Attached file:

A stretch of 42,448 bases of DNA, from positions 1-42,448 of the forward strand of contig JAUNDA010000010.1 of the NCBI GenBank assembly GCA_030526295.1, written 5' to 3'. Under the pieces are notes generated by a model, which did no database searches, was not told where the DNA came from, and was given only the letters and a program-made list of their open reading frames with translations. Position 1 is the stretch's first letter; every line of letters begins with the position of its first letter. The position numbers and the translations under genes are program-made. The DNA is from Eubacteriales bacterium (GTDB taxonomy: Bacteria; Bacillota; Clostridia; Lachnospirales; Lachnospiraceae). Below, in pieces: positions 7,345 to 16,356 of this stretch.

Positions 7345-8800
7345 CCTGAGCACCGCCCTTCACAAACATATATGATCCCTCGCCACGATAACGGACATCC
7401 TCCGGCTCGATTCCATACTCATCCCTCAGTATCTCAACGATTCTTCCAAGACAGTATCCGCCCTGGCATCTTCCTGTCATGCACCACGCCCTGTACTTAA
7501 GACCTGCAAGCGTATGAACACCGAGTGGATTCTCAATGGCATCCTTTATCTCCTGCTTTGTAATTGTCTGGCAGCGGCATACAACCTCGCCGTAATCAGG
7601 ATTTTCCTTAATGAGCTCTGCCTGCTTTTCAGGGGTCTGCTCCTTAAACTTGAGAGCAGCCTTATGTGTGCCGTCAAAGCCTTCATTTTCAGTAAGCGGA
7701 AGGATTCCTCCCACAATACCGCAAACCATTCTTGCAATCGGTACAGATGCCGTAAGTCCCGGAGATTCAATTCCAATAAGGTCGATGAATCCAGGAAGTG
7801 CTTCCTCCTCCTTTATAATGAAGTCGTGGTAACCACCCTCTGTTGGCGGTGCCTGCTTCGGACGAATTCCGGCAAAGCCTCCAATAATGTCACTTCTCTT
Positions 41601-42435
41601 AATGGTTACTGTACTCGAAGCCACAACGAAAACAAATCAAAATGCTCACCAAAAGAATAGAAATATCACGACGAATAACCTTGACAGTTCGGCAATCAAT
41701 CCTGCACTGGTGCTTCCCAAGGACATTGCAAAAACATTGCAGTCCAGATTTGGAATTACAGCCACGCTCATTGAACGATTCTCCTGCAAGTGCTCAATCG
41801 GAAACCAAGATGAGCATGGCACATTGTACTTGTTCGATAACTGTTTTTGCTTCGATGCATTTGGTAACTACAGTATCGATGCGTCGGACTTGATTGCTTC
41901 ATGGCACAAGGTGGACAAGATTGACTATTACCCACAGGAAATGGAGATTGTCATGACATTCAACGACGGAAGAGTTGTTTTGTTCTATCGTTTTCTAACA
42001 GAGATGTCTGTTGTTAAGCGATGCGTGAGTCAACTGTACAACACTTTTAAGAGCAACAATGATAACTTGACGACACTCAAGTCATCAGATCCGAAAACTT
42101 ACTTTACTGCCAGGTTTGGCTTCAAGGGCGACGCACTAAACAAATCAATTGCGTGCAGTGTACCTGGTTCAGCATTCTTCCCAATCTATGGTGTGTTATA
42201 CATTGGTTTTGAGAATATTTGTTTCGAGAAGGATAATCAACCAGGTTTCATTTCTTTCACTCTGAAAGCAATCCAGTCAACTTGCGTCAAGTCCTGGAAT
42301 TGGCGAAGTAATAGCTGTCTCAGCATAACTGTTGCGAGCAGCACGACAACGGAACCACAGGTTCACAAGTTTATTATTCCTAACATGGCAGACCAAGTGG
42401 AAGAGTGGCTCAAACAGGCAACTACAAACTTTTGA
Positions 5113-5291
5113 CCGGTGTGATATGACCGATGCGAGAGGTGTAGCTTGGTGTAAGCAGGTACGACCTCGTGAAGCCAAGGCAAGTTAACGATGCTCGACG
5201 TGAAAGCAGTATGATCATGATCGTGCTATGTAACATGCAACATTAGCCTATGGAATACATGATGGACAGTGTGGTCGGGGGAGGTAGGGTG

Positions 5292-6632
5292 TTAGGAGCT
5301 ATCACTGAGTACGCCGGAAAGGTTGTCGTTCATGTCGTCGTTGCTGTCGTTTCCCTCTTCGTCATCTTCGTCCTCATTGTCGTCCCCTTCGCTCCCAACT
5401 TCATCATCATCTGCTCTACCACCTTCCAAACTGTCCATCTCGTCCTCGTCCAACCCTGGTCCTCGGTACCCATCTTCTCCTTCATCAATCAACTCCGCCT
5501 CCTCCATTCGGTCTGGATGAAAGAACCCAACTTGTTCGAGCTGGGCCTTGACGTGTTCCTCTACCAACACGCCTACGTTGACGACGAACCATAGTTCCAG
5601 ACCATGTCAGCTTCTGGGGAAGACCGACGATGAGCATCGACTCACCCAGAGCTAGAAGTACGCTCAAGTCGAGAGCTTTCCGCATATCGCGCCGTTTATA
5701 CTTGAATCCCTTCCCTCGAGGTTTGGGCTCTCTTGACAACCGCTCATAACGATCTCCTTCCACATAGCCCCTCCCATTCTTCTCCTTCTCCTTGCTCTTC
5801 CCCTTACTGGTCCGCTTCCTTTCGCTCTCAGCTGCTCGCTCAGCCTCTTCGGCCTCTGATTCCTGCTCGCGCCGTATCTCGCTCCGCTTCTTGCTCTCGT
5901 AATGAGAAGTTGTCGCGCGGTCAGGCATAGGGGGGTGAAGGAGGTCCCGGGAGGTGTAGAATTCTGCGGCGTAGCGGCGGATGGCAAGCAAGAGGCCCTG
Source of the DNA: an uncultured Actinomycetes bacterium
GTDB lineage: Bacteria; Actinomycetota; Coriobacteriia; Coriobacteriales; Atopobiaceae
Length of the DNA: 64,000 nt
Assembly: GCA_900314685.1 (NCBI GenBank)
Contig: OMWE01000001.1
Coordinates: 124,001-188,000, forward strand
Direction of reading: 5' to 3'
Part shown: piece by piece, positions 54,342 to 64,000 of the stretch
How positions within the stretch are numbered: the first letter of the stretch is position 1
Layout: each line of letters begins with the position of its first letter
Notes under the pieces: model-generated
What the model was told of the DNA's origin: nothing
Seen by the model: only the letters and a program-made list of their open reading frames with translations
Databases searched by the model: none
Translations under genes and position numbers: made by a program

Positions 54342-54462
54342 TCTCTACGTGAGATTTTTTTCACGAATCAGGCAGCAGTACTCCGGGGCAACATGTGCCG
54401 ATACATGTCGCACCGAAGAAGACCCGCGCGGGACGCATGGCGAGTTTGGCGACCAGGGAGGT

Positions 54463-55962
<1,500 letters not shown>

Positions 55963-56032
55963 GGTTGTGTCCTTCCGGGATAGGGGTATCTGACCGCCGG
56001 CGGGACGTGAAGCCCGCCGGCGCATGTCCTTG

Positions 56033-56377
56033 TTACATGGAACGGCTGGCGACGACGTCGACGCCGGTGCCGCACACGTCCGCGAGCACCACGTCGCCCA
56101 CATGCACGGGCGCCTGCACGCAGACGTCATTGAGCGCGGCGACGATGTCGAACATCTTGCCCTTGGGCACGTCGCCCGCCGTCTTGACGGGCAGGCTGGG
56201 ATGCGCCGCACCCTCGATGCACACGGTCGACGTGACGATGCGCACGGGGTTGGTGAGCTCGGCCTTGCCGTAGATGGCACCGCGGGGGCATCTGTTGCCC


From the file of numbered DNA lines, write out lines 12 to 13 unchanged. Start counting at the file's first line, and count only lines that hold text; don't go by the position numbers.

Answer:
41801 GAAACCAAGATGAGCATGGCACATTGTACTTGTTCGATAACTGTTTTTGCTTCGATGCATTTGGTAACTACAGTATCGATGCGTCGGACTTGATTGCTTC
41901 ATGGCACAAGGTGGACAAGATTGACTATTACCCACAGGAAATGGAGATTGTCATGACATTCAACGACGGAAGAGTTGTTTTGTTCTATCGTTTTCTAACA